Can exercise reduce disease progression in MS?
Resistance exercise increases the thickness of the brain cortex in some people with MS
Last updated: 1st September 2021
Different types of exercise have been shown to improve muscle strength, quality of life, cognitive abilities, fatigue and mood in MS. But there has been very little evidence, for exercise helping to reduce brain atrophy or disease progression in MS.
In this small study published in the Multiple Sclerosis Journal, researchers in Denmark and Germany set out to investigate the effects of longer term resistance training on MRI findings, clinical measures, and patient reported measures in people with relapsing-remitting MS (RRMS).
Resistance training, which is also called strength or weight training, is a form of exercise where you voluntarily cause your skeletal muscles to “work” or contract against another force such as a heavy weight or other type of resistance such as band. It is different to aerobic, or cardio, exercise which primarily exercises your heart and lungs.
In this study, two groups of people with RRMS from Denmark, who were also taking the MS medication, interferon- beta (IFN-β), underwent supervised resistance training. The first group trained for 24 weeks, and were then allowed to continue self-guided training for a further 24 weeks. The second group did not change their lifestyle for the first 24 weeks, and then commenced supervised resistance training for the next 24 weeks. The supervised training sessions were conducted twice a week and involved upper and lower body exercises.
Both groups of people showed an improvement in the MS functional composite (MSFC) scores following the exercise training and this was maintained following the 24 weeks of self-guided training in the first group. The MSCF measures leg and arm function, as well as cognitive or thinking abilities. In contrast the standard disability measure, known as the EDSS score used by neurologists was not improved.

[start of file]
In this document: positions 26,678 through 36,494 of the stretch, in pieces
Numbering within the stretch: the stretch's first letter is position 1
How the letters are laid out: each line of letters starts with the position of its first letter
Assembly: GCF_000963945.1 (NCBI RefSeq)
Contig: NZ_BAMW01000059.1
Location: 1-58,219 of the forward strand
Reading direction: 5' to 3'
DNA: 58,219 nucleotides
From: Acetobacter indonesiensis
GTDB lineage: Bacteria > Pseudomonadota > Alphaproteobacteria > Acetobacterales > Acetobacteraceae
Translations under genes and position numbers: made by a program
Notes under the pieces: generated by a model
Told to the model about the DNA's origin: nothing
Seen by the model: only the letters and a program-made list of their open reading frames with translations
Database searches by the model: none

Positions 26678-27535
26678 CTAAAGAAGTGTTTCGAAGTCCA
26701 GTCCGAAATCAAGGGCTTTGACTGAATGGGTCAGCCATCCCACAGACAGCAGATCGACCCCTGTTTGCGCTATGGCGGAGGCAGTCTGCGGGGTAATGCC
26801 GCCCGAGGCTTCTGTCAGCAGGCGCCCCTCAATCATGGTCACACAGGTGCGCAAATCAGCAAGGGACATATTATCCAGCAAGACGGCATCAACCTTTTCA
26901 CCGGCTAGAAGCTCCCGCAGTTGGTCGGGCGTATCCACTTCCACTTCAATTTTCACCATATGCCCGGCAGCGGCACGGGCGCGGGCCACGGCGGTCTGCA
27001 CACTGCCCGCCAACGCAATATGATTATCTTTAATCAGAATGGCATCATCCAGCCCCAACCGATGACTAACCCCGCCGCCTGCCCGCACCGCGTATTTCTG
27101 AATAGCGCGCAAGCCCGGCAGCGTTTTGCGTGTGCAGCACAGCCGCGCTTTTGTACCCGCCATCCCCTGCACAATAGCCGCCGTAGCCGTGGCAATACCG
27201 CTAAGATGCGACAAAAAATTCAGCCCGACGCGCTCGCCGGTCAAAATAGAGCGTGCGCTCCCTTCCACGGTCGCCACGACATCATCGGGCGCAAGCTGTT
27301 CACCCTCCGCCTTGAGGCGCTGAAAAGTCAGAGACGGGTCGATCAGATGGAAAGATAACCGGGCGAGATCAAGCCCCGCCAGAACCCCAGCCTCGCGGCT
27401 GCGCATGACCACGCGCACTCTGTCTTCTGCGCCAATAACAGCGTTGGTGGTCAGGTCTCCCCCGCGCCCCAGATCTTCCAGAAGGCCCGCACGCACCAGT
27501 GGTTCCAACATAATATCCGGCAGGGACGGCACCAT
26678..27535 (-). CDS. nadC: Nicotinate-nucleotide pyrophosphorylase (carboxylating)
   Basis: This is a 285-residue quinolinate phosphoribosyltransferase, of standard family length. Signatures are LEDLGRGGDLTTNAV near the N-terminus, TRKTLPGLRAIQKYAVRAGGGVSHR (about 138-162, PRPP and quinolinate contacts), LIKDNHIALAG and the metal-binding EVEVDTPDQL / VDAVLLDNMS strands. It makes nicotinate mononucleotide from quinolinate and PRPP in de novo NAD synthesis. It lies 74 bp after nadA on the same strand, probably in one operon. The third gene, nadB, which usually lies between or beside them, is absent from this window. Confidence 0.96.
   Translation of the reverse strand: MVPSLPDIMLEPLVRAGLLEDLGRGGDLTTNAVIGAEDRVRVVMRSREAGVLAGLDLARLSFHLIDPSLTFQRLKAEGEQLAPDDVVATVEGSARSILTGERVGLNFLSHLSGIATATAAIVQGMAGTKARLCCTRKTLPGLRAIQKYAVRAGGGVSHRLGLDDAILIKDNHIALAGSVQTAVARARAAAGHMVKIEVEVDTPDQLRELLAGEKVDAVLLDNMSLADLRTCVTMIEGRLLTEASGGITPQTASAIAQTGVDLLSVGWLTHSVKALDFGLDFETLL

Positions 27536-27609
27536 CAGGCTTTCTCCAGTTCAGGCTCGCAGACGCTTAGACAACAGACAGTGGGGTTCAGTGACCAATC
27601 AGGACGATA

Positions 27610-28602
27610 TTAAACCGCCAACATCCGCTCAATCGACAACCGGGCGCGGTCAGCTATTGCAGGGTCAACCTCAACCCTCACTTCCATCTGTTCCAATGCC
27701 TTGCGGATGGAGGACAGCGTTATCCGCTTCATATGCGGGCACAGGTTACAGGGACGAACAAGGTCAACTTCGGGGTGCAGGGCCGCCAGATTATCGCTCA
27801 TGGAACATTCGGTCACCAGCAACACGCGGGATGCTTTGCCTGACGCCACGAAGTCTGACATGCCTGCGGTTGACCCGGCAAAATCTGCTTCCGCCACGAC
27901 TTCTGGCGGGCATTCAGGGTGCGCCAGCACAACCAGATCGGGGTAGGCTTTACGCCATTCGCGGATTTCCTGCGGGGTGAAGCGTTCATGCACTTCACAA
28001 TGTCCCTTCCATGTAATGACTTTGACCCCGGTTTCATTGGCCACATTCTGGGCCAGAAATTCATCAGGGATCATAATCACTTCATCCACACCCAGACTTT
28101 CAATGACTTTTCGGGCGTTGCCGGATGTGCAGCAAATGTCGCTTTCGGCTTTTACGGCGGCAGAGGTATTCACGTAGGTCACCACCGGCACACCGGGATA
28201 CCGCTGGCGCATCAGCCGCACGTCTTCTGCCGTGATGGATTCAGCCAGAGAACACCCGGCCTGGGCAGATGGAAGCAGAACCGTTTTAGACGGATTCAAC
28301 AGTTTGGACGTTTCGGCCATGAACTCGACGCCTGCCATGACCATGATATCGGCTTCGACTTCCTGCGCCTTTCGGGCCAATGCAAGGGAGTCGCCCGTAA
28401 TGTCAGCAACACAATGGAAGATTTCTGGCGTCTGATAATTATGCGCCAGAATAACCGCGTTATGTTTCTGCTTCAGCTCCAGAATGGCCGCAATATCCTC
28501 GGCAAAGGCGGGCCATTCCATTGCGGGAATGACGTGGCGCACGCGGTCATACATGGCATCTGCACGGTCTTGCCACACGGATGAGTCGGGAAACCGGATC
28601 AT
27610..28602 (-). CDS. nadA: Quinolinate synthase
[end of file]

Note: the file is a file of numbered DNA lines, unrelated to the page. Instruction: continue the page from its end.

The Magnetic Resonance Imaging (MRI) scans identified new lesions in the brains or spinal cords of people in both groups, however the combined total volume of the lesions did not increase. In MS, existing lesions are expected to increase in size over time, which was not observed in this study. This result indicates that resistance training may cause the stabilisation or shrinkage of previously identified lesions, but does not inhibit the formation of new ones.
However, the most striking finding was found when the researchers looked at the volume of different parts of the brain. While overall brain volume did not seem to be influenced by the resistance training exercise, the researchers did note a significant change in the thickness of the outer-most part of the brain, the cortex, in some people with MS. This suggests that the exercise was having a neuroprotective or even regenerative effect on this part of the brain.
In this preliminary study, resistance training was shown to improve movement, thinking abilities, improve disability measures, and reduce the amount of brain volume lost in particular areas of the brain. However, as this study only involved 29 people with low disability scores and early in the development of their disease, these results should be viewed with that in mind.
It is often recommended that people with MS undertake regular exercise to help manage their condition and maintain physical function. These promising early results, if confirmed in larger and longer studies, suggest resistance training may also help slow the progression of MS in certain individuals.
With thanks to MS Research Australia – the lead provider of research summaries on our website.